High altitude riding
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Thread: High altitude riding

  1. #1
    Junior Member AZExplorer's Avatar
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    High altitude riding

    I have seen questions posted on high altitude performance so I thought I would post what I have experienced. I have recently returned from the s/w Colorado Rockies and I climbed over Ophir Pass elevation 11,789' on a 2005 TW200. It performed well but of course had noticeable power loss. Technical sections are fun on a TW because it takes some skill to negotiate extremely rough and steep sections at these altitudes because at times you have to feather the clutch and peg the throttle to stay in the power band. The bike is factory jetted.
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  2. #2
    Senior Member methamphetasaur's Avatar
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    The highest I've been on mine is Rollins Pass- about the same elevation. Maybe it's because my expectations are different than a few of you here, but I don't really notice much difference.


    Who knows though. None of the high elevation trails I've been on have been excessively steep or too difficult.
    Last edited by methamphetasaur; 06-26-2016 at 09:10 AM.
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  3. #3
    Senior Member RockyTFS's Avatar
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    Do you have the original 14/50 gearing? When I went over Ophir a couple of years ago I was real glad I had switched to 13/55 and a 122 jet for that short nasty section just below the top. I didn't have to feather the clutch. I had done a section of Taylor pass the year before with 13/50 and factory jet but it was not nearly as steep and rocky. That experience led me to find a 122 jet (because I couldn't find a 118, which would be preferable at 12,000 to 13,000). Feathering the TW clutch for more than a second or two without losing momentum or stalling is a real skill because the friction zone is so small.....a skill I apparently no longer have.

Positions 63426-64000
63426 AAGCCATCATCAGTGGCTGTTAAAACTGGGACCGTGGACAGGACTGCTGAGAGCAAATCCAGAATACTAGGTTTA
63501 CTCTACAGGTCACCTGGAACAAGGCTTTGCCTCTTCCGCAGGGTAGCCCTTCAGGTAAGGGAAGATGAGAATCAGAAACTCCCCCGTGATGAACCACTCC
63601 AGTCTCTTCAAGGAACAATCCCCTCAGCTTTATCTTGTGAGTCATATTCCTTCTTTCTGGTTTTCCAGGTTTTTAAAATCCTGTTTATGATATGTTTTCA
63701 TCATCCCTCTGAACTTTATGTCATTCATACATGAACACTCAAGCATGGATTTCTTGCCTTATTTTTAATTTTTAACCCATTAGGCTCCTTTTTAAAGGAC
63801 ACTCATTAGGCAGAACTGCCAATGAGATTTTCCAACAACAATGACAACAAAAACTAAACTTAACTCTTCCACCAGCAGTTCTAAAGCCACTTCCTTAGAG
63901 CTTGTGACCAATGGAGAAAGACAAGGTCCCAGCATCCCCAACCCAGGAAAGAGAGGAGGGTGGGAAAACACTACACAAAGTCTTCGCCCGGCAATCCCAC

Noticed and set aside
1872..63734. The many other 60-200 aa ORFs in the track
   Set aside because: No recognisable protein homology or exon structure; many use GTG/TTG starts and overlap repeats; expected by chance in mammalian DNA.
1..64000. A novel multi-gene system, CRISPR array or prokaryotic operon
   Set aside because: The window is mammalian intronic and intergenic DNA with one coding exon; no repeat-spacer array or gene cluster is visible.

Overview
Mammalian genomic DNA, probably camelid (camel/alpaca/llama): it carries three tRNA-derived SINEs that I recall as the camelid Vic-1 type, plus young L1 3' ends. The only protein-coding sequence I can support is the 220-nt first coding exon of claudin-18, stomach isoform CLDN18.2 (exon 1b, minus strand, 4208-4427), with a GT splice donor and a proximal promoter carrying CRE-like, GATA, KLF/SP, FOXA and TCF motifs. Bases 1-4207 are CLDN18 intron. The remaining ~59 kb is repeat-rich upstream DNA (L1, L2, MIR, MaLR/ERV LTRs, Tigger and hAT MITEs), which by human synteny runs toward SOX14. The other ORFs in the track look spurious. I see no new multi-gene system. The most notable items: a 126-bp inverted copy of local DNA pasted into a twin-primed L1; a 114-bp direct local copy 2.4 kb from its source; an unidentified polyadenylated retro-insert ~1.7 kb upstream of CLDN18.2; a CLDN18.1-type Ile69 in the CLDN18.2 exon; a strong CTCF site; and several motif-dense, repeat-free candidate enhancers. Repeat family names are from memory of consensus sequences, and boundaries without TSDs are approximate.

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  5. #4
    Super Moderator littletommy's Avatar
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    Quote Originally Posted by AZExplorer View Post
    I have seen questions posted on high altitude performance so I thought I would post what I have experienced. I have recently returned from the s/w Colorado Rockies and I climbed over Ophir Pass elevation 11,789' on a 2005 TW200. It performed well but of course had noticeable power loss. Technical sections are fun on a TW because it takes some skill to negotiate extremely rough and steep sections at these altitudes because at times you have to feather the clutch and peg the throttle to stay in the power band. The bike is factory jetted.
    Welcome to the forum!
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    Senior Member jtomelliott49's Avatar
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    Like LT says, Welcome to the forum. Nice post.
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  7. #6
    Senior Member methamphetasaur's Avatar
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    Quote Originally Posted by RockyTFS View Post
    Do you have the original 14/50 gearing?
    No, I went with 15/49.

  8. #7
    Senior Member plumbstraight's Avatar
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    At those altitudes I don't worry about the bike, I need oxygen lol.

  9. #8
    Senior Member small's's Avatar
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    122 main is perfect for those altitudes. Ive been over that pass with stock jetting and 14/47 gearing and i made it but the bike didnt like being over about 10,000. With the 122 main it rain great rven at the top of imogene which is a little over 13,000. Yeah it was a little low on power but no sputtering. I ran 15/54 on that trip and it really helped. From Gunnison to Crested Butte i could still pull 55-60mpg with the 14/47 i couldn't muster much over 45 as the bike just didnt have the HP to pull that gear at that altitude.

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  10. #9
    Member gtmotor's Avatar
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    My bike wouldn't even run at 7800-8500 feet elevation this weekend. I couldn't even climb a hill in 1st gear due to it drowning itself in fuel. I remembered the previous owner had mentioned he did the carb mod so after some fiddling with different tools I found out he had the "adjustment" screw on the carb turned out about 4.5 turns. I had to turn it almost all the way in for it to run right up here. It's backed out probably 1/4 turn right now and it's still running rich... (sputtering if I go full throttle at lower RPM)

  11. #10
    Senior Member Fred's Avatar
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    gtmotor, perhaps remove any needle shims too, something you can do if you don't have access to leaner jets on your trip.
    It is fairly easy to check for this often used low elevation carb mod.
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